A maxim, broken down to its simplest meaning, is a statement of general truth that purports to be truism. The fact that the word maxim is a derivation of the Latin neuter superlative form, maximum, meaning the greatest, ought to put its users on guard against its too often implied infallibility. Every maxim has a long history of having served as a facile and quick way to hold itself up as an unarguable bastion of reliability. Maxims tend to fall short when they pose as reliable principles of ethically and otherwise principles of behavior. Every maxim is wed to give credence to the centuries old saying; “Thus spoke Zarathustra.” Meanwhile, that Zarathustra has long been fond of adopting other names that have joined in heralding themselves as infallible principles of conduct.
In my printed, but unpublished work, The Modern Aesop, a novice approaches a rabbi with the words: “Rabbi, a wise man learns from his mistakes. The Latin maxim, ‘Errando discimus’ (We learn from our mistakes) bears witness to that.” The rabbi was quick to add: “An even wiser man learns from the mistakes of others.”
Even animals are short- changed by commonplaces. The ass is stupid, although it is well known the ass is smarter than the horse. The wolf is greedy. When I shared that fact with one individual, he replied: “You mean the donkey is a smart ass.” His stress on the word, smart, was precious.
Maxims: A Common Trap for Salespeople
I have known salespeople blinded by the strangest topics: Pipe smokers never buy. Those who fail to buy are tire-kickers. Don’t waste time learning the nuts and bolts of mattresses. All the customer wants is a comfortable mattress. The faster you make the sale the better. Forget about buying signals. The only good buying signal is, “I’ll take it.”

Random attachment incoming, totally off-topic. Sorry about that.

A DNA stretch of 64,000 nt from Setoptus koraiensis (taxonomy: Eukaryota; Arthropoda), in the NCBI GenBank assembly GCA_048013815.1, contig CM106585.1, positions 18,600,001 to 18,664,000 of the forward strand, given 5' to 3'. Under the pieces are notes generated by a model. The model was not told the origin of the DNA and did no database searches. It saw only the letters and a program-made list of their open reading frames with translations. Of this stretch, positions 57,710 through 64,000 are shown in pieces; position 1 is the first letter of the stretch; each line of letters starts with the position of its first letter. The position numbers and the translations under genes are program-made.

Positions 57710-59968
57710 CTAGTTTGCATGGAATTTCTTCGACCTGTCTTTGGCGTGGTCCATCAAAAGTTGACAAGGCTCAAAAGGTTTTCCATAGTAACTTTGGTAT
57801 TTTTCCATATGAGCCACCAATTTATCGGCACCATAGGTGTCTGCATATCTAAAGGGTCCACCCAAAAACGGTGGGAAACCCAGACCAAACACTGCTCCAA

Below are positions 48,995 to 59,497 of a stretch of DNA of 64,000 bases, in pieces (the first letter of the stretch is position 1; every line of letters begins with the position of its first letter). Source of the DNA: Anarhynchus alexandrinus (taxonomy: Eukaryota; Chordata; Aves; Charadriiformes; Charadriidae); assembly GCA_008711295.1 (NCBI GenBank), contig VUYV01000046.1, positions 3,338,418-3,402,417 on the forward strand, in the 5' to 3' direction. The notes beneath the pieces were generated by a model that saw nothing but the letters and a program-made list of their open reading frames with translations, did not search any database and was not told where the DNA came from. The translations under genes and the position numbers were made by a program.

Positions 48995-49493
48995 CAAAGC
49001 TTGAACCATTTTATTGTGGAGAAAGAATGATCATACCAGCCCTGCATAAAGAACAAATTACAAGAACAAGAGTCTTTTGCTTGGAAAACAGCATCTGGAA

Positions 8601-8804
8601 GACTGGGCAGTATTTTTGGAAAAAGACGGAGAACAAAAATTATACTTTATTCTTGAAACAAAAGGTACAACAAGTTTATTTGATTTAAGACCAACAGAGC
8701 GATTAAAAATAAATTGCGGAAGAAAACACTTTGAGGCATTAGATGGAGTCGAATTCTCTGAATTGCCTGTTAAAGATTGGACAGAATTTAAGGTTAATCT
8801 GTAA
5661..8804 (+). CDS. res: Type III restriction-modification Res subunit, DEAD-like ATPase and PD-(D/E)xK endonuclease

“Look, mam, don’t waste your time stroking the surface of the mattress. You gotta lay on it.” “Don’t use the word, welcome, to greet a customer. It’s corny. Instead greet all customers with the words, “Hi, folks” “Throw a lot of features at ‘em.” “Don’t waste time with customers who don’t want to buy. Just give ‘em your card.” “Don’t waste a genuine smile on customers.
They’ll interpret that smile as a sign you’re constipated.” “Don’t worry about hurting customers. Most of them are used to that.” “Product knowledge is not important. Heck, the guy didn’t walk into your store to learn how to build a grandfather clock or any of the other items on your floor. “You always get what you paid for.”
Perhaps the readers are aware of many more of these maxims. If so, they are encouraged to email commonplaces of their own to Furniture World’s editor at firstname.lastname@example.org.
What to do with the maxim, “You always get what you pay for”? Replace it with a saying that holds true like the Rock of Gibraltar: “When you buy quality, you cry only once.” The poor, the not so poor, and the well to do customers tend to buy into that saying without hesitation. Why so? Because the poor and the not so poor have to be discerning buyers. The rich continue to be discerning buyers because that’s how they became rich. Thrift and miserliness are not synonyms. The former is a virtue; the latter, a vice.
Test every maxim you hear. One wit wrote that in the Middle Ages it was common sense that was used to prove the world was flat. Don’t let your untested maxims end up making your sales just as flat.
Corporate trainer, educator and speaker Dr. Peter A. Marino has written extensively on sales training techniques and their furniture retailing applications. Scores of his articles are posted to the "Sales Skill Index" on furninfo.com. He is available for in-store training, and speaking. He can be reached care of email@example.com.
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